Sunday, December 30, 2007

Warranty Liabilities

Warranty liabilities arise when a seller agrees to fix a product (or service) that fails to perform as expected within a specified period. To ensure conformity and compliance with the matching principle, the seller reports expected the warranty expense in the period when revenue from the sale is reported.

At the end of the accounting period, the company will show an existing liability for the warranty costs it estimates to make in future years to customers it has sold products. Supplies and labor required to honor this service agreement are recorded when service is provided to a customer. The accountant would not try to go back and correct this estimate if it proves to be wrong instead the accountant merely watches the estimates and actual service costs and adjusts future estimates accordingly.

Example Estimated Warranty Liability Problem:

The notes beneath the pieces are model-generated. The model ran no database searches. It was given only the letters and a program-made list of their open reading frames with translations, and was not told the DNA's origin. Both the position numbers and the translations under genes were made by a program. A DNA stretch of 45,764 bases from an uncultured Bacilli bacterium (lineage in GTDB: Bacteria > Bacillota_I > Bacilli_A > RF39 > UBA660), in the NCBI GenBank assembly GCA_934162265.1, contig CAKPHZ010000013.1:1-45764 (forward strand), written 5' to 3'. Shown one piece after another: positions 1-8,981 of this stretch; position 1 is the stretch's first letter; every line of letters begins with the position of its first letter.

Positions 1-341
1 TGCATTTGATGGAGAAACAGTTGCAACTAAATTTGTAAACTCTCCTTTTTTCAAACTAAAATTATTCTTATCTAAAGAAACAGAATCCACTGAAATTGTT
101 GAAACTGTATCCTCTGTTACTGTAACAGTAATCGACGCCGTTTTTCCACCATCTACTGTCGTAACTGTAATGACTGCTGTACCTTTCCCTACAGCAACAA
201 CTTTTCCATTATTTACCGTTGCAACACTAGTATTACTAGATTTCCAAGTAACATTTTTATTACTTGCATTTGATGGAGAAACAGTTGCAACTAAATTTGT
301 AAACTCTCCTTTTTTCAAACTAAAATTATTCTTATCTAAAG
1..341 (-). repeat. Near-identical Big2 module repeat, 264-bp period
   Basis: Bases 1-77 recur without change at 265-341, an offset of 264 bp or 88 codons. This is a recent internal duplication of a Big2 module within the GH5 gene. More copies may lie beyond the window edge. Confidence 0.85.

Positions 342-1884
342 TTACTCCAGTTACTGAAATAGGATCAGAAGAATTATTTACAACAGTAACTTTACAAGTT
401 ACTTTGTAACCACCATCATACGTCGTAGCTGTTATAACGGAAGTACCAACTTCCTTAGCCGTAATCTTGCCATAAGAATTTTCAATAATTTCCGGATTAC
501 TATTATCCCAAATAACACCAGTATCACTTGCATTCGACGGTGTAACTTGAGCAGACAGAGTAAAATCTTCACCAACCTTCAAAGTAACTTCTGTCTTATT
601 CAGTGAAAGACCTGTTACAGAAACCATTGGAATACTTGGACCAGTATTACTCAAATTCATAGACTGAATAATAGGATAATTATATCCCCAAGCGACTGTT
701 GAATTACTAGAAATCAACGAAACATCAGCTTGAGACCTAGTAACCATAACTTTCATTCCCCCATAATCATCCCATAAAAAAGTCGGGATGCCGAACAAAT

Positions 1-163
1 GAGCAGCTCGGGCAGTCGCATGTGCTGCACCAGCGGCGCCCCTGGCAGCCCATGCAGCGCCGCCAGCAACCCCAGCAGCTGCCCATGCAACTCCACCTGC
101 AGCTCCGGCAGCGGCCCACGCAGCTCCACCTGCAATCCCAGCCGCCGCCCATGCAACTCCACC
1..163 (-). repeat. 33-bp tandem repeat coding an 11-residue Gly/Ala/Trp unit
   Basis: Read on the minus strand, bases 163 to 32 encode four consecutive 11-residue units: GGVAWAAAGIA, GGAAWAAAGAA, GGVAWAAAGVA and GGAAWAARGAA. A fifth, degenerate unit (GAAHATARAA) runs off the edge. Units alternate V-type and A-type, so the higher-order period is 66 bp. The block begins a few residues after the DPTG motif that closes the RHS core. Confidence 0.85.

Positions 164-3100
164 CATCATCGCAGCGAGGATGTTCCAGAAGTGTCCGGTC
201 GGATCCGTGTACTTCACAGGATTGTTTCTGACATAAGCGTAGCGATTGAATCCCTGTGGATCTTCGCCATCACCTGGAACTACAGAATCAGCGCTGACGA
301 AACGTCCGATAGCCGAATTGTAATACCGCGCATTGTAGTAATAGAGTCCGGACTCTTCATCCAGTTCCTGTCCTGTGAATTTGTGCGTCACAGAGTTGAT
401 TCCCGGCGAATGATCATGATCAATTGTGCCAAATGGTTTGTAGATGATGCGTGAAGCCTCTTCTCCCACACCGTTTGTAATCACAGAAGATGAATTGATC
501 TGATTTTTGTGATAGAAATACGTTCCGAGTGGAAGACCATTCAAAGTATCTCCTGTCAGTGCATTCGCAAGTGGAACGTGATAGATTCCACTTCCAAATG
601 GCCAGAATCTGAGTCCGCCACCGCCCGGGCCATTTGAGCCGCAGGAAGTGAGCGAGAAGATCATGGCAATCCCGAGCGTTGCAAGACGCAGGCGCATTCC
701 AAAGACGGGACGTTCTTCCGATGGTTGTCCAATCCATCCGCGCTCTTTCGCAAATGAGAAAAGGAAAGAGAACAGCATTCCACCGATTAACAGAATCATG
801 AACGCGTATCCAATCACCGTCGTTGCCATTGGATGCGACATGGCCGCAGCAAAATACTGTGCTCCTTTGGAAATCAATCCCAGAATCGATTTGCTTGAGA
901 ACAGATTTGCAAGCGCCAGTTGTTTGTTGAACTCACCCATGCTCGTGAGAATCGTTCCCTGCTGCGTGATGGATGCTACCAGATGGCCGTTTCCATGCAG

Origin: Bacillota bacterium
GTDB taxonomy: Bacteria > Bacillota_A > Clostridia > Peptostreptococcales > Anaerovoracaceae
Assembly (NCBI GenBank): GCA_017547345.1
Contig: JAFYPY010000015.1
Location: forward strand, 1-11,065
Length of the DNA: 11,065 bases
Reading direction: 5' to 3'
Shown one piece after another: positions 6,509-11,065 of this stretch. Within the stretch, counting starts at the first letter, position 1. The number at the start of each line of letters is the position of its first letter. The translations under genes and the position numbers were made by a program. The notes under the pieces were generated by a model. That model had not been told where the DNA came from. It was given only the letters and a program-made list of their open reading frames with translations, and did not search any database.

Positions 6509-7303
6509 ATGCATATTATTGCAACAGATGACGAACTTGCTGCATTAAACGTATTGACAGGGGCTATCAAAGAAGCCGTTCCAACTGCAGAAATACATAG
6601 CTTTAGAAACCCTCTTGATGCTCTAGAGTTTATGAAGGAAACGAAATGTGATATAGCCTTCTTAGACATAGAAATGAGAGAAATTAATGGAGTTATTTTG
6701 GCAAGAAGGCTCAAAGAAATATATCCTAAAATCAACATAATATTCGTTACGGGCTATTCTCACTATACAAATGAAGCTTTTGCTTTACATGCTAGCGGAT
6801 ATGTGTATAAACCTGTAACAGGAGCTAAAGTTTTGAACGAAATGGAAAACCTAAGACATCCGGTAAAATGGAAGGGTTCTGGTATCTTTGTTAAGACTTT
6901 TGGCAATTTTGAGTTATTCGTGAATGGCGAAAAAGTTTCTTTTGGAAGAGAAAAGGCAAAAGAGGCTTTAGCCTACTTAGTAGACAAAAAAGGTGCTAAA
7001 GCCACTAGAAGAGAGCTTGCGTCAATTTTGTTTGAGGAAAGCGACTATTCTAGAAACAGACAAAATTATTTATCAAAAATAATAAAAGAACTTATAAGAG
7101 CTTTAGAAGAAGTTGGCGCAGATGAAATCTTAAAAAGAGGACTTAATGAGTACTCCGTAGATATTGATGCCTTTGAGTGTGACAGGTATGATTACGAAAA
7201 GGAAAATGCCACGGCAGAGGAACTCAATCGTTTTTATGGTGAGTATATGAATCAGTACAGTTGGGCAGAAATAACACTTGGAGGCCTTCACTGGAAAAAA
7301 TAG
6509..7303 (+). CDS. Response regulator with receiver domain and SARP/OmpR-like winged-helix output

During 2004, A Small Business Hardware company introduces a new product carrying a two-year warrranty. The estimated warranty costs are 4% of dollar sales. Sales and actual warranty expenditures for the years ended December 31, 2004 and 2005 follows:

Sales Actual Warranty expense
2004 $ 800,000 $21,000
2005 $ 1,000,000 $31,000

Set up a T-account for Estimated Warranty Liability:

24000 | 32000
30000 | 40000
| 18000

The 24000 and 30000 are the actual amount of money that the hardware company used to repair the stuff and the 32000 and 40000 are found by multiplying the 4% by the sales for that year, which is the Estimated warranty liability, or the amount of money the hardware company estimates that it will need to repair the hardware product. So the company is subtracting the "actual" money used for the amount of money the company estimated it would use.

Additional Accounting Examples:

How to Calculate Net Income

1 comment:

Anonymous said...

In the question, it says the Actual Warranty Expenses are $21,000 and $31,000 in 2004 and 2005. How can the actual warranty expense become $24,000 and $30,000 in the solution?

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